2009-10-11 @ 20:32:11 by ashtonboatman
We do two recycling trips each month, normally on the first Sunday and the first Monday of each month. The Sunday one currently involves "Southam" towing "Forget me Not" and "Lilith" in an impressive 210 foot train along the canal. This is because "Forget me Not" is currently unpowered pending fitting of her 80 year old Bolinder engine. There are usually a fair number of volunteers and we collect from about 350 homes near Fairfield Junction, Droylsden.
The Monday trip is usually a more relaxed affair. A few volunteers meet at Portland Basin at 6 PM and take a single boat for a trip to collect from one street, Gorseyfields. In the winter the trip is entirely in the dark.
For a picture of "Southam" see
She's the blue and red one in the bottom right hand corner.
This month the trips took place on 4th and 5th October. The Sunday one was straightforward and very enjoyable. The Monday one was a bit difficult.
We met as usual at 6 PM. Only 3 turned up, myself, Mike Greenwood and Bex (Rebecca Morgan). That's Ok, We've done the trip with only two. We set off on "Southam" and all was going fine until the engine stalled at Guide Bridge. As it's a 3.8 Litre BMC Commodore it takes some stalling. A little poking around with the cabin shaft revealed an enormous tangle of wire on the blades. It turned out to be telephone wire, but tangled up in it were sticks, clothes, wire mesh fencing and part of a motorbike engine ( there used to be a motorbike workshop in the adjacent mill and they tended to throw unwanted components in the cut).
By the time this lot was stacked under the sterndeck it was dark and we were running late. Luckily "Southam" swims like a fish so we wound some power out of her huge engine and were soon at Fairfield. We winded and tied up at Fairfield Road bridge. Just as we were preparing to start collecting, a posse of hooded youths crossed the bridge and started pelting us with stones from the cover of a stone wall. This was not the first time that this has happened. I chased them off and we rang the police.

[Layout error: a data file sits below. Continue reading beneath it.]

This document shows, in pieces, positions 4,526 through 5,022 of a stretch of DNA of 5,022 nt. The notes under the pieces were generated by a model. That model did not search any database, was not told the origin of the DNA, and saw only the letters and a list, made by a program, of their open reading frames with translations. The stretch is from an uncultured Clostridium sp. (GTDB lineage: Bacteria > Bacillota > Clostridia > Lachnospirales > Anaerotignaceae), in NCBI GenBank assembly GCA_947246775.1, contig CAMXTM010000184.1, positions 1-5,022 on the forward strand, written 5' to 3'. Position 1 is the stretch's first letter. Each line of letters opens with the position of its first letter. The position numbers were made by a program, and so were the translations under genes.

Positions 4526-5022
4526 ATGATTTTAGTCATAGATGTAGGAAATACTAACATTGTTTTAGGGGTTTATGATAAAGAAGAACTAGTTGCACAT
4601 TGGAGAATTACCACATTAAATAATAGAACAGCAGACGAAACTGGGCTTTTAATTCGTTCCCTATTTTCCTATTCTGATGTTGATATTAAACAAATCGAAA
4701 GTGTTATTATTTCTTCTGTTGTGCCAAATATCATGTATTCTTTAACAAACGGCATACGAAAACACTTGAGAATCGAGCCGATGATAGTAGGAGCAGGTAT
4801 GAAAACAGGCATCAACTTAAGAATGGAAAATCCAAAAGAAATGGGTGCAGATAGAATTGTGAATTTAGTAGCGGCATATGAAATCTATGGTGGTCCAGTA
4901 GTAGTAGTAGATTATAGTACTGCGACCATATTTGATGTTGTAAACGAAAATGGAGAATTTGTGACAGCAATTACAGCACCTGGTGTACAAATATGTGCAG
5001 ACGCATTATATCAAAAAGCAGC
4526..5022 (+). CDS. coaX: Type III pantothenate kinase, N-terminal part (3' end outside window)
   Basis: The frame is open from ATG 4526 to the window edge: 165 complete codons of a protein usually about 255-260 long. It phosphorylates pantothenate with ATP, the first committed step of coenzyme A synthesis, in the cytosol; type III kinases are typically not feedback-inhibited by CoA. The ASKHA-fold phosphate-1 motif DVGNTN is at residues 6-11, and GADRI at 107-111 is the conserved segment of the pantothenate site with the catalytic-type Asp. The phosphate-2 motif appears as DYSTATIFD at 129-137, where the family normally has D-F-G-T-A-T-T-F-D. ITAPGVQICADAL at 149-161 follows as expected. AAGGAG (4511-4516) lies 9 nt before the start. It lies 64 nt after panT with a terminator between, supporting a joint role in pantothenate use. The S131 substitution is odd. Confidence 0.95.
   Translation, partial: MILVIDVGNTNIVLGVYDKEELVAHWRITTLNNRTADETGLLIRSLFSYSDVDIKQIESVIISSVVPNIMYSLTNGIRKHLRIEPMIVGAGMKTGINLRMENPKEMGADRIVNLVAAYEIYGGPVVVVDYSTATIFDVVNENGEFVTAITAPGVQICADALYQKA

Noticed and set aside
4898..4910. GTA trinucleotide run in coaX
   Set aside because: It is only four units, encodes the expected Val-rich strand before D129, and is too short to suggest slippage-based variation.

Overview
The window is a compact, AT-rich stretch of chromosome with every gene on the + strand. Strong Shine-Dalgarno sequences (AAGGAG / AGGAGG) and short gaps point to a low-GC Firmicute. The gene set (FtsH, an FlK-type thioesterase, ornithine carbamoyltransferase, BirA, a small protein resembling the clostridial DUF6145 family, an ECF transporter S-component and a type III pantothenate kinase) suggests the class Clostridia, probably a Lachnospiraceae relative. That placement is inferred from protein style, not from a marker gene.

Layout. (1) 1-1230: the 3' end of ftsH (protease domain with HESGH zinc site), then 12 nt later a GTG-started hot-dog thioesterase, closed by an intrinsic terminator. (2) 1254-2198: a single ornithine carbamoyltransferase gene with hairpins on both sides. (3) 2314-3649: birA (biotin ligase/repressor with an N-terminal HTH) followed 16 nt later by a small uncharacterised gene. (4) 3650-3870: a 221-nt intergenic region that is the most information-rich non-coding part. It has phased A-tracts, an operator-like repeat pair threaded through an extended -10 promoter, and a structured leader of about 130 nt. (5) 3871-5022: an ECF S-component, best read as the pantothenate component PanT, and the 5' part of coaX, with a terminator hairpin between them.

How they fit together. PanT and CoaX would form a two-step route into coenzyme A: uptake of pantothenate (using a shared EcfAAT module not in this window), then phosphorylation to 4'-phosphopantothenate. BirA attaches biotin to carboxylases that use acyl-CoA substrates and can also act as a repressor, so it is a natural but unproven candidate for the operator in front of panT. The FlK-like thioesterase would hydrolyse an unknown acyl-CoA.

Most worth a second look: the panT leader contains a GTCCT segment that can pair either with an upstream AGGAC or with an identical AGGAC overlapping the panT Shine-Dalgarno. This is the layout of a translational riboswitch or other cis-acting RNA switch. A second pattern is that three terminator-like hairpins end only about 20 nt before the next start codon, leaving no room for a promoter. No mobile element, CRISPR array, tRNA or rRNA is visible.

It was necessary to leave Mike and Bex guarding the boat. As expected, the miscreants made another attack up the towpath before retreating to cause mayhem elsewhere. I went collecting as I was the only one who knew the route.
Eventually I got the collection done, there wasn't too much, I think partly because it was getting too late for some people to answer their doors. The police still hadn't showed up so we started the engine and headed back towards Ashton. We'd only gone two bridges lengths when the engine stalled again. This time the problem was a huge cluster of stainless steel swarf jammed on the blade. The cabin shaft turned out to be insufficient to remove this, so I had to put some thick gloves on ( it's vicious stuff) support myself with one hand on the cavitation plate while I reached down to the propeller and pulled off handfuls of curly metal with the other.
While I was head down and soaking wet my 'phone rang. It was the police, wondering where we were. They had been delayed by a call to another incident which they thought was probably caused by the same group of toe rags.
With the blade clean (ish) again we got moving. At Guide Bridge the engine grunted and coughed as we passed the site of the telephone wire. An appeal to the gods of the cut and a quick blast of sterngear cleared the blade again and we carried on, chuntering into Portland Basin some time after 11 PM.
It was Mike's first recycling trip. Despite the problems he says he'll come again. Well, it would be boring if it all went smoothly every time wouldn't it?
On the Sunday trip we generally take a train of 3 boats with "Southam" towing "Forget me Not" and "Lilith"